I believe former NSA Director Admiral Mike Rogers has told us the answer. In early 2016 Rogers caught on to a massive and pre-existing weaponization of government surveillance and the use of collected NSA metadata for political spy operations. Everything, that comes AFTER March 2016 is one big blanket cover-up operation….. ALL OF IT.

The Russian election interference narrative; the use of Joseph Mifsud, Stefan Halper, the London and Australian embassy personnel; Erika Thompson, Alexander Downer, U.S. DIA officials; everything around Crossfire Hurricane; and everything after to include the construct of the Steele Dossier; all of it was needed for the creation of an ‘after-the-fact‘ plausible justification to cover-up what Mike Rogers discovered in early 2016, AND the downstream unmasked records that existed in the Obama White House SCIF.

Fusion GPS was not hired in April 2016 to research Donald Trump. The intelligence community was already doing surveillance and spy operations. They already knew everything about the Trump campaign. The Obama intelligence community needed Fusion GPS to give them a justification for pre-existing surveillance and spy operations.

That’s why the FBI, and later the Mueller team, are so strongly committed to, and defending, the formation of the Steele Dossier and its dubious content.

(Credit: Conservative Treehouse)

On Pages #11 and #12 of the Weissmann/Mueller report, the special counsel team outlines the purpose and intent of the probe as delivered by Deputy Attorney General Rod Rosenstein. Within these pages Mueller outlines the August 2nd Scope Memo that has previously been hidden and remains redacted through today.

Read the highlighted portion carefully to understand the scope of the instructions. Note the careful wording “the Special Counsel had been authorized since his appointment to investigate allegations”… This means from Day #1 of the special counsel, the scope of the probe was always to investigate the claims within the Ohr/Steele Dossier:

The August 2nd Scope Memo additionally authorized the investigation of “certain other matters” specifically relating to Manafort (financial crimes), and Papadopolous and Flynn (FARA violations).

These paragraphs tell us a great deal about what originated the purpose of the FBI investigation and the continued purpose of the special counsel. Remember, the special counsel was a continuance of the FBI counterintelligence operation which officially began on July 31st, 2016. [The unofficial beginning was much earlier]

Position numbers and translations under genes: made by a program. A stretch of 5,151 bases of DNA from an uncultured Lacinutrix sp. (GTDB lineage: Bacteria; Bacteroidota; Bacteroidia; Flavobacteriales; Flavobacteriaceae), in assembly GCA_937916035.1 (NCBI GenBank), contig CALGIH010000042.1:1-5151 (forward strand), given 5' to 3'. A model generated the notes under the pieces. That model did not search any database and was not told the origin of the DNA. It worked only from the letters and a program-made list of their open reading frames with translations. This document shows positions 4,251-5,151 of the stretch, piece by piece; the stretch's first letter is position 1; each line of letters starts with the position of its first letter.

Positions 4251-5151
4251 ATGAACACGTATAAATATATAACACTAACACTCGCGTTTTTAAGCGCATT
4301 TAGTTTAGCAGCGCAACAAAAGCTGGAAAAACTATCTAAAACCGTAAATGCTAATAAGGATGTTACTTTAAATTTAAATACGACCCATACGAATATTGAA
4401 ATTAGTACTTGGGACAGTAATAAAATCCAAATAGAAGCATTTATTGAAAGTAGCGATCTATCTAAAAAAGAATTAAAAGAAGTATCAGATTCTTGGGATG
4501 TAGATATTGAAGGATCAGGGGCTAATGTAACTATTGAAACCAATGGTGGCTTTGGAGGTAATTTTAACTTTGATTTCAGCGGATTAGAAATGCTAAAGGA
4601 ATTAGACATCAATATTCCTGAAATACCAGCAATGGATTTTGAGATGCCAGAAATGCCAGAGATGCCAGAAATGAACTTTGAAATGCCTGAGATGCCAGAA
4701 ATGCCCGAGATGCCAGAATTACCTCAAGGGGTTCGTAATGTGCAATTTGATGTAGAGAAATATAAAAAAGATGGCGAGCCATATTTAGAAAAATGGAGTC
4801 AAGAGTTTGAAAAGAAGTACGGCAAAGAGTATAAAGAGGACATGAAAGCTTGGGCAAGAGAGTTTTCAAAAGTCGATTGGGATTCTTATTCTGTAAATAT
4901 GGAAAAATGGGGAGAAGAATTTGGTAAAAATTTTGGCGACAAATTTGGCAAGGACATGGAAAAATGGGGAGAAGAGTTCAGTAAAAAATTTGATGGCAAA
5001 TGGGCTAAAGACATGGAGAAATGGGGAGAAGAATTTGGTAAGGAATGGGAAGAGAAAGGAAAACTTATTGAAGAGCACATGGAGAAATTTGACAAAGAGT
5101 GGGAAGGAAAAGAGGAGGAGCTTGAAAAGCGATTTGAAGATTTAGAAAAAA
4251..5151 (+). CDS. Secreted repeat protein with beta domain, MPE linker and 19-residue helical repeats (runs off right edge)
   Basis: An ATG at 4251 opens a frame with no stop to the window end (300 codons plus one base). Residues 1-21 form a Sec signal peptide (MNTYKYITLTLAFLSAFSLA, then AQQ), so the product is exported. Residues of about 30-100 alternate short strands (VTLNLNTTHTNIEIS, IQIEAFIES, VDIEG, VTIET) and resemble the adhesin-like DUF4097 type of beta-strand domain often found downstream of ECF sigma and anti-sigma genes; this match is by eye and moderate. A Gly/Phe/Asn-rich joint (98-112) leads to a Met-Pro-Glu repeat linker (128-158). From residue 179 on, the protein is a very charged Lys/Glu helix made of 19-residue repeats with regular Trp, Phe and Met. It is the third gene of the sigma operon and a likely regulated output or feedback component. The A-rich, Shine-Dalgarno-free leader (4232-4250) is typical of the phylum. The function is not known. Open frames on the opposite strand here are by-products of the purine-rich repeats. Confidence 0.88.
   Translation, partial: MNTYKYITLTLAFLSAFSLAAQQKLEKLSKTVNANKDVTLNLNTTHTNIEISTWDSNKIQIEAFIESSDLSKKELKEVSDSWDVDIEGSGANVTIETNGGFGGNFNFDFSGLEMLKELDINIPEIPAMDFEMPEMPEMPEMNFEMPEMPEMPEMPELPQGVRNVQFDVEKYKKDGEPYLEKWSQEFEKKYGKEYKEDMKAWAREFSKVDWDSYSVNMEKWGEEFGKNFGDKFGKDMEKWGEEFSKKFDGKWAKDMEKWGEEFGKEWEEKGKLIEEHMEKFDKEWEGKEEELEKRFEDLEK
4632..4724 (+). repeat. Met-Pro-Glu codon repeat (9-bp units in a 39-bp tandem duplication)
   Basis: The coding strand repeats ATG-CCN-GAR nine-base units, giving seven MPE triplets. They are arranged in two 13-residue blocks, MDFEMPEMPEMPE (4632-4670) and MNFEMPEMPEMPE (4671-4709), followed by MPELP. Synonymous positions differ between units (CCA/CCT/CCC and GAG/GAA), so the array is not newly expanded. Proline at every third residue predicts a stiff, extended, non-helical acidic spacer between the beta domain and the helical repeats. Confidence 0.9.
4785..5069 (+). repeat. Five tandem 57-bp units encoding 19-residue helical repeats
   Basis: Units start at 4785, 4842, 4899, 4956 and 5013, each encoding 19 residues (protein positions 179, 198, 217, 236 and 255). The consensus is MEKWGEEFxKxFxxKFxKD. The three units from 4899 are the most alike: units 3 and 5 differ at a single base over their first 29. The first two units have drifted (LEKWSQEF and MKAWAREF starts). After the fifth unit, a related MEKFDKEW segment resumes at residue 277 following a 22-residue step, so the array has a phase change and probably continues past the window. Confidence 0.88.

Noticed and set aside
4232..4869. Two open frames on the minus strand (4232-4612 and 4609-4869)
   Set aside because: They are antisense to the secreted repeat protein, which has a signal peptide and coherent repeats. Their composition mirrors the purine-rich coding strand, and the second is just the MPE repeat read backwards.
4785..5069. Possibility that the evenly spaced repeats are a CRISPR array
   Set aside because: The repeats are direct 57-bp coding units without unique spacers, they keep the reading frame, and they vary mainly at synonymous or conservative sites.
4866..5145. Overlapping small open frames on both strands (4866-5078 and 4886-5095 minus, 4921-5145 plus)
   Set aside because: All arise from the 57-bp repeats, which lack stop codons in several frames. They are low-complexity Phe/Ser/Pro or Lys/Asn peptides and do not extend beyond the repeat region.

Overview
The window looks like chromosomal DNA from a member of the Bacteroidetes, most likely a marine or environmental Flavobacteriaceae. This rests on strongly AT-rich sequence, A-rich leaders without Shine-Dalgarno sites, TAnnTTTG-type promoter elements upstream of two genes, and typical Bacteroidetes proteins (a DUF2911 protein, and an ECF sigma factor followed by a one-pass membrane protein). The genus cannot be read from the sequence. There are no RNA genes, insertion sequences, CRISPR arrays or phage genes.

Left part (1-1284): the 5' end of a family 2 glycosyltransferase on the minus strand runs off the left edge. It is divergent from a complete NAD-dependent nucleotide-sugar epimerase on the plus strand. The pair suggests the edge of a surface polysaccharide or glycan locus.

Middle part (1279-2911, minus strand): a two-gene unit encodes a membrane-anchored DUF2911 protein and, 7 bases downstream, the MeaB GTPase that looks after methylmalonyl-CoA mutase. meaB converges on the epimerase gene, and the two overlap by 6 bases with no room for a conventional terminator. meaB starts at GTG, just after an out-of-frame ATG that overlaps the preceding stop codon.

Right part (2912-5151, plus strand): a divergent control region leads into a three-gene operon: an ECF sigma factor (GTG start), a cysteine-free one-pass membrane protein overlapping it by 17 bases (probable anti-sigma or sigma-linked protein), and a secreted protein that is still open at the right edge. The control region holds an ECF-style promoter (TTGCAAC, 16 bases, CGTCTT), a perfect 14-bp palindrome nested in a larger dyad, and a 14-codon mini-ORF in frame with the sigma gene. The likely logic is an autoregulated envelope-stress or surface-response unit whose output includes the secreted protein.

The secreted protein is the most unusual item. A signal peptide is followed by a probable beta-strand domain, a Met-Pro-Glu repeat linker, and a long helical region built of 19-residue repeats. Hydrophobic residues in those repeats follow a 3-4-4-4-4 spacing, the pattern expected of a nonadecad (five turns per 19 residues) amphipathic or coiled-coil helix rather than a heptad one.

Understanding now that Mueller is saying from Day One he was investigating the Steele Dossier; here’s where we all need to question the assumptions.

Why is the Steele Dossier so important?” (Read more: Conservative Treehouse, 5/14/2019)

May 9, 2019 – Who Were the Mueller Report’s Hired Guns?

By: Paul Sperry, RealClearInvestigations

“Special Counsel Robert Mueller spent more than $732,000 on outside contractors, including private investigators and researchers, records show, but his office refuses to say who they were. While it’s not unusual for special government offices to outsource for services such as computer support, Mueller also hired contractors to compile “investigative reports” and other “information.”

The arrangement has led congressional investigators, government watchdog groups and others to speculate that the private investigators and researchers who worked for the special counsel’s office might have included Christopher Steele and Fusion GPS, the private research firm that hired Steele to produce the Russia collusion dossier for the Clinton campaign.

Robert Mueller arriving at the office: His report recycles dossier dirt. (Credit: J. Scott Applewhite/The Associated Press)

They suspect the dossier creators may have been involved in Mueller’s operation – and even had a hand in his final report – because the special counsel sent his team to London to meet with Steele within a few months of taking over the Russia collusion investigation in 2017. Also, Mueller’s lead prosecutor, Andrew Weissmann, had shared information he received from Fusion with the media.

Raising additional suspicions, Mueller’s report recycles the general allegations leveled in the dossier. And taking a page from earlier surveillance-warrant applications in the Russia investigation, it cites as supporting evidence several articles – including one by Yahoo! News – that used Steele and Fusion as sources.

Mueller even kept alive one of the dossier’s most obscene accusations – that Moscow had “compromising tapes” of Trump with Russian hookers – by slipping into a footnote an October 2016 text Trump lawyer Michael Cohen received from a “Russian businessman,” who cryptically intimated, “Stopped flow of tapes from Russia.” Lawyers for the businessman, Giorgi Rtskhiladze (who is actually a Georgian-American), are demanding a retraction of the footnote, arguing Mueller omitted the part of his text where he said he did not believe the rumor about the tapes, for which no evidence has ever surfaced.